Diagnostics Services

   Diagnostics Services

Diagnostic imaging techniques help narrow the causes of an injury or illness and ensure that the diagnosis is accurate. These techniques include X-rays, computed tomography (CT) scans, magnetic resonance imaging (MRI). These imaging tools let your doctor "see" inside your body to get a "picture" of your bones, organs, muscles, tendons, nerves, and cartilage. This is a way the doctor can determine if there are any abnormalities.

          Digital X-ray

                                 X-rays (radiographs) are the most common and widely available diagnostic imaging technique. Even if you also need more sophisticated tests, you will probably get an X-ray first.
                                       The part of your body being pictured is positioned between the X-ray machine and photographic film. You have to hold still while the machine briefly sends electromagnetic waves (radiation) through your body, exposing the film to reflect your internal structure. The level of radiation exposure from X-rays is not harmful, but your doctor will take special precautions if you are pregnant. Bones, tumors and other dense matter appear white or light because they absorb the radiation. Less dense soft tissues and breaks in bone let radiation pass through, making these parts look darker on the X-ray film. Sometimes, to make certain organs stand out in the picture, you are asked given barium sulfate or a dye. You will probably be X-rayed from several angles. If you have a fracture in one limb, your doctor may want a comparison X-ray of your uninjured limb. Your X-ray session will probably be finished in about 10 minutes. The images are ready quickly.


                                 Magnetic resonance imaging (MRI) is another modern diagnostic imaging technique that produces cross-sectional images of your body. Unlike CT scans, MRI works without radiation. The MRI tool uses magnetic fields and a sophisticated computer to take high-resolution pictures of your bones and soft tissues. Tell your doctor if you have implants, metal clips, or other metal objects in your body before you undergo an MRI scan. You lie as motionless as possible on a table that slides into the tube-shaped MRI scanner. The MRI creates a magnetic field around you and then pulses radio waves to the area of your body to be pictured. The radio waves cause your tissues to resonate. A computer records the rate at which your body's various parts (tendons, ligaments, nerves, etc.) give off these vibrations, and translates the data into a detailed, two-dimensional picture. You will not feel any pain while undergoing an MRI, but the machine may be noisy. An MRI may help your doctor to diagnose your torn knee ligaments and cartilage, torn rotator cuffs, herniated disks, hip and pelvic problems, and other problems. An MRI may take 30 to 90 minutes. It is not available at all hospitals.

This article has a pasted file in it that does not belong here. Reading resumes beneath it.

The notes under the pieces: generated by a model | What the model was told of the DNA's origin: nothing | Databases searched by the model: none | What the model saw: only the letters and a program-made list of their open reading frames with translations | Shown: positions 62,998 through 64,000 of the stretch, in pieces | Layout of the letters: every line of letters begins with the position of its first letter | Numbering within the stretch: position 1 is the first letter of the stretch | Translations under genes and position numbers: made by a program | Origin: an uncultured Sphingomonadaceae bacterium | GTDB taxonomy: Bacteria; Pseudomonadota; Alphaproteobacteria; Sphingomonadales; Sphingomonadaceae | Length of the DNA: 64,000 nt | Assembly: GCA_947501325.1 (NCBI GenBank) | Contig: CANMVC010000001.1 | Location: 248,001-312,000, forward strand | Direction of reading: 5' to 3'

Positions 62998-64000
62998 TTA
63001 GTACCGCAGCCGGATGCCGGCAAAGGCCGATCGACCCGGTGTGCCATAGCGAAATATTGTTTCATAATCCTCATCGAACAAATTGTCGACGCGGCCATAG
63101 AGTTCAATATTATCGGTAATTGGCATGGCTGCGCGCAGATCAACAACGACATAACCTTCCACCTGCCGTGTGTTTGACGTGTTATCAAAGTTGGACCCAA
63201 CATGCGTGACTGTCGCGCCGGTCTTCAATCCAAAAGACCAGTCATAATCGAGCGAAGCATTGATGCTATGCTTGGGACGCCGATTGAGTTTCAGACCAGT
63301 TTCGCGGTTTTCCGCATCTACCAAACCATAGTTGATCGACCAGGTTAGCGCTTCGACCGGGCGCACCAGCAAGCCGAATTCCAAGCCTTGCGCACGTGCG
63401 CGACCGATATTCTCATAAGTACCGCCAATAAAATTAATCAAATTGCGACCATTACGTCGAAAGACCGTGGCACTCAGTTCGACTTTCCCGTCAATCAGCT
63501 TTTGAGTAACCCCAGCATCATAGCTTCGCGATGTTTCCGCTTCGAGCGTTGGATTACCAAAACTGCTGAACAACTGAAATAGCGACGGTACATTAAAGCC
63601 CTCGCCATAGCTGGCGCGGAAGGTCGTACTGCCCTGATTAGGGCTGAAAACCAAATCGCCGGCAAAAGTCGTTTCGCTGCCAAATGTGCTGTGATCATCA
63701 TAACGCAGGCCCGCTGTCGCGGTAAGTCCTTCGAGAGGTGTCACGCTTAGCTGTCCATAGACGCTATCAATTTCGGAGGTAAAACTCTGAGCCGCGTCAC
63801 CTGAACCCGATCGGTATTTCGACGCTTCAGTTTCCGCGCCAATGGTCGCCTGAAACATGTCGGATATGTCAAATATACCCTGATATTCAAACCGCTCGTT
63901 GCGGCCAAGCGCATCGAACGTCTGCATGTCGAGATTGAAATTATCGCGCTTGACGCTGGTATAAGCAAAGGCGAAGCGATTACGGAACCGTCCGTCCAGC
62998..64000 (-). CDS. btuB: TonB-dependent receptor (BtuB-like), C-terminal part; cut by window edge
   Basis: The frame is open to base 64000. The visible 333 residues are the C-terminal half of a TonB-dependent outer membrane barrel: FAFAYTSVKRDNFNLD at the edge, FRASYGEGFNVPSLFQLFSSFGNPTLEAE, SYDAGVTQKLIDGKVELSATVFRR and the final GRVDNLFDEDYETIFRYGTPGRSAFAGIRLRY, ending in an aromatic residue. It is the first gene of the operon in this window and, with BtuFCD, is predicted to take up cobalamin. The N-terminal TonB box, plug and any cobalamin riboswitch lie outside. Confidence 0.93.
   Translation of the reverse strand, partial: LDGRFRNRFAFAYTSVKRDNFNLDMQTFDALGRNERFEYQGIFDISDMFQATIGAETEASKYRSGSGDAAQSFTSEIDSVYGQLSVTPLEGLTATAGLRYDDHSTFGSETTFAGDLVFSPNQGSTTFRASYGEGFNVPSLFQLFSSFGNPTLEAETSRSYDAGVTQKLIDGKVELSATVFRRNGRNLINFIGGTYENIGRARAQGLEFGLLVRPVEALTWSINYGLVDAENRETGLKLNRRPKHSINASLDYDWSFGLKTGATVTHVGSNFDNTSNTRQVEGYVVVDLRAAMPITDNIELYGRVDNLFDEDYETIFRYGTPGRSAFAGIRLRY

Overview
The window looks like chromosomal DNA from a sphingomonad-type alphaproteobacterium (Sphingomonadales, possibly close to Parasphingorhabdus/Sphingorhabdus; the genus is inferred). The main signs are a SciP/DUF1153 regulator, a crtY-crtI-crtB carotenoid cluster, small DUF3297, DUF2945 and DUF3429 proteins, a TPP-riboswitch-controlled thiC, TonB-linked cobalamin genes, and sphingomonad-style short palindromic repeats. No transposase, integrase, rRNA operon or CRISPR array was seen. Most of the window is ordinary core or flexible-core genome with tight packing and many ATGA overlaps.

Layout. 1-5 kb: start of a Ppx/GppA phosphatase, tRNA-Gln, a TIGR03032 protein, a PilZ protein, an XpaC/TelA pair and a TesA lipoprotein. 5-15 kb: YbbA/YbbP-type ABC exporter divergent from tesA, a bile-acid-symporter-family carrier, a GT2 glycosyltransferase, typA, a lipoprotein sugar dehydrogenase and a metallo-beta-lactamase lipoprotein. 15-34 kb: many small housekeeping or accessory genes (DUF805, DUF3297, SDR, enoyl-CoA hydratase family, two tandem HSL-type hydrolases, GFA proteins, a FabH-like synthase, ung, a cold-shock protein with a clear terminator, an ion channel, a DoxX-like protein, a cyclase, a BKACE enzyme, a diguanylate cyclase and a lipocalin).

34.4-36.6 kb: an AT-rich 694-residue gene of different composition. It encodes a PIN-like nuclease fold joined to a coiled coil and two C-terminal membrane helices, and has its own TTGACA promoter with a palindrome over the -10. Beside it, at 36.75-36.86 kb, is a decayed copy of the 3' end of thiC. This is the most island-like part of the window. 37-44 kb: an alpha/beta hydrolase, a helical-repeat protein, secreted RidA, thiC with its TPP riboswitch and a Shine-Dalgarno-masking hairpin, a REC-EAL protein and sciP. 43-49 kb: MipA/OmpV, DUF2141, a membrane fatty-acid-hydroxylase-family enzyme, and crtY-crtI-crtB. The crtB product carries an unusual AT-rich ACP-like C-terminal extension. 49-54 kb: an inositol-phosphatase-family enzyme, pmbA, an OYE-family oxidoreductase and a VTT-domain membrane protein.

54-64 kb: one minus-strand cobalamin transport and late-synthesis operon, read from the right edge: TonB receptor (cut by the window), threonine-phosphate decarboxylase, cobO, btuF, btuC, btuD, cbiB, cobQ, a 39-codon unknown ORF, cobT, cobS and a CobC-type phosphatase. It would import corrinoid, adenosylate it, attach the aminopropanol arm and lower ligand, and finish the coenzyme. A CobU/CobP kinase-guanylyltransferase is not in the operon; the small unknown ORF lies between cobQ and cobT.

CT Scan

                                 Computed tomography (CT) is an imaging procedure that uses special x-ray equipment to create detailed pictures, or scans, of areas inside the body. It is also called computerized tomography and computerized axial tomography (CAT). The term tomography comes from the Greek words tomos (a cut, a slice, or a section) and graphein (to write or record). Each picture created during a CT procedure shows the organs, bones, and other tissues in a thin “slice” of the body. The entire series of pictures produced in CT is like a loaf of sliced bread—you can look at each slice individually (2-dimensional pictures), or you can look at the whole loaf (a 3-dimensional picture). Computer programs are used to create both types of pictures. Most modern CT machines take continuous pictures in a helical (or spiral) fashion rather than taking a series of pictures of individual slices of the body, as the original CT machines did. Helical CT has several advantages over older CT techniques: it is faster, produces better 3-D pictures of areas inside the body, and may detect small abnormalities better. The newest CT scanners, called multislice CT or multidetector CT scanners, allow more slices to be imaged in a shorter period of time.

          C-Arm Image Intensifier

                                 C-arm image intensifiers (or mobile C-arm fluoroscopic units) are special magnifying devices used in medical X-ray imaging systems. C-arm image intensifiers magnify the intensity produced in the output image so as to produce a clear view of the structure of the object being imaged. The result is that lower doses of X-ray can be used on patients. A C-arm image intensifier appears as a C-shape arm structure with the imaging device mounted at the top of the arm and suspending over a mobile table where a patient lies... The arm can perform a variety of movements and is therefore commonly used in medical studies that require positional flexibility. Some examples are angiography studies, endoscopy studies, fertility studies, cardiac studies and orthopedic procedures. The image taken is then processed on a computer and shown on a monitor connected to the C-arm image intensifiers. With special software, images can be manipulated on a computer in different ways for reviewing, examining and analysis purposes.